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    William Shakespeare - Sonnet 130 - Daniel Radcliffe

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    poetictouch

    by poetictouch

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    Daniel Radcliffe reads Shakespeare's Sonnet 130

    Sonnet 130
    by William Shakespeare (1564-1616)

    My mistress' eyes are nothing like the sun;
    Coral is far more red than her lips' red;
    If snow be white, why then her breasts are dun;
    If hairs be wires, black wires grow on her head.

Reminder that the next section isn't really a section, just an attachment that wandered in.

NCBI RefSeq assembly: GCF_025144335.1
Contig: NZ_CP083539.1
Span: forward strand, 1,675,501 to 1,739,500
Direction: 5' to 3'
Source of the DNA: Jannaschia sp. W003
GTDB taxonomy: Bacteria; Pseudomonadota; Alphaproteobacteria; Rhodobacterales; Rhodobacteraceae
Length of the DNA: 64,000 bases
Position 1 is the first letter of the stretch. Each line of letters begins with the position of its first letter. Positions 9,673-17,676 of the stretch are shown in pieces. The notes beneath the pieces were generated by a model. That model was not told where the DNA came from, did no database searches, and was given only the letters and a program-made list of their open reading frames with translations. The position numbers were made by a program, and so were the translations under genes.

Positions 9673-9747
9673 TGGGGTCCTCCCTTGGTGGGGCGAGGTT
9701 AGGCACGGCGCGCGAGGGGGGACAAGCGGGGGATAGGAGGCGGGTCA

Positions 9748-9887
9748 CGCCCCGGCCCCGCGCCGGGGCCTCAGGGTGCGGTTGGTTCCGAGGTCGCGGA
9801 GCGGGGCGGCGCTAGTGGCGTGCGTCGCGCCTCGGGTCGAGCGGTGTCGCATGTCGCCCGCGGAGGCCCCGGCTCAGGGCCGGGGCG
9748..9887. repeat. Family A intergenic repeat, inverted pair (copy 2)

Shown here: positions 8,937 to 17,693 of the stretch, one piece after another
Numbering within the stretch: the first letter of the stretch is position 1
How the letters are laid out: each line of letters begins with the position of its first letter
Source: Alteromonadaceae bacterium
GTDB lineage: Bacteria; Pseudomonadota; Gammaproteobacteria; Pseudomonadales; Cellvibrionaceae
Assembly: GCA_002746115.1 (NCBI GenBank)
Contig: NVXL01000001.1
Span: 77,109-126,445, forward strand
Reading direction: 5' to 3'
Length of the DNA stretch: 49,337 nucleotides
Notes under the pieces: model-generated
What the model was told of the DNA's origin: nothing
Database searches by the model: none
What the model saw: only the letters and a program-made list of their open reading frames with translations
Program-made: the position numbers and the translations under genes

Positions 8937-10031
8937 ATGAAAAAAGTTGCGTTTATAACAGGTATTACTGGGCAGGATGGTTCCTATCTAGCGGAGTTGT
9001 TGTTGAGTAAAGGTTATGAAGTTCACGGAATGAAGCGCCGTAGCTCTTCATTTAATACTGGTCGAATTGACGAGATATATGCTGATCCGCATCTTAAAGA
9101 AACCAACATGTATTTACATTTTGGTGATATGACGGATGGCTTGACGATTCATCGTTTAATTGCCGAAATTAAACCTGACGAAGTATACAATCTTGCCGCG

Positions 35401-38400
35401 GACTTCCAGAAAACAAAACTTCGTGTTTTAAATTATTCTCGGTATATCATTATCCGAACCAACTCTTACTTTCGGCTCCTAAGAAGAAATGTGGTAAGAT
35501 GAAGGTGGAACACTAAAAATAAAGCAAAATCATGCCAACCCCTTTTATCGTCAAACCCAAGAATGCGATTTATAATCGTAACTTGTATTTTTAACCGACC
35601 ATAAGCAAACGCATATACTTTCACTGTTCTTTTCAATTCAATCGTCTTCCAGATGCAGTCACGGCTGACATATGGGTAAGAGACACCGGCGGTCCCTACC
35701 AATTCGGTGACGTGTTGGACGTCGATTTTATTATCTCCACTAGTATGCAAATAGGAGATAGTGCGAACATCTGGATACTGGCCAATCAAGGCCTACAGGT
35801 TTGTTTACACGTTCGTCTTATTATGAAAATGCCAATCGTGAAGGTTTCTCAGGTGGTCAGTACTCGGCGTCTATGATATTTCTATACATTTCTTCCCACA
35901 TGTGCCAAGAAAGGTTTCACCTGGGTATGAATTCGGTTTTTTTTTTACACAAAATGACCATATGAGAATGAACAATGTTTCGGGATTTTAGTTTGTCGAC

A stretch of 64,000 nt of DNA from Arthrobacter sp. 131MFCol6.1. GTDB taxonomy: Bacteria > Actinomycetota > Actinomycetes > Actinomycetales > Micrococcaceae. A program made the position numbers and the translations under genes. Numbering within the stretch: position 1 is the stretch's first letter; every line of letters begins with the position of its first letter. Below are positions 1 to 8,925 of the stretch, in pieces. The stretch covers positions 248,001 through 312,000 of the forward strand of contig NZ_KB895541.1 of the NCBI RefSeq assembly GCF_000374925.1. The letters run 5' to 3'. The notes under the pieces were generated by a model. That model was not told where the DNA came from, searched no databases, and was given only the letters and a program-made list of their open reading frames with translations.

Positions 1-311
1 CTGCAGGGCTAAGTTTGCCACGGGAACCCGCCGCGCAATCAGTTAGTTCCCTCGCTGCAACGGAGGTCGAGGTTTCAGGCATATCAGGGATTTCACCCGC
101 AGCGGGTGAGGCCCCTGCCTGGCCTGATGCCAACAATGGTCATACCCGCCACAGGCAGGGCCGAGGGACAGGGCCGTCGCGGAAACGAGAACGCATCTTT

I have seen roses damask'd, red and white,
    But no such roses see I in her cheeks;
    And in some perfumes is there more delight
    Than in the breath that from my mistress reeks.
    I love to hear her speak, yet well I know
    That music hath a far more pleasing sound;
    I grant I never saw a goddess go;
    My mistress, when she walks, treads on the ground:
    And yet, by heaven, I think my love as rare
    As any she belied with false compare.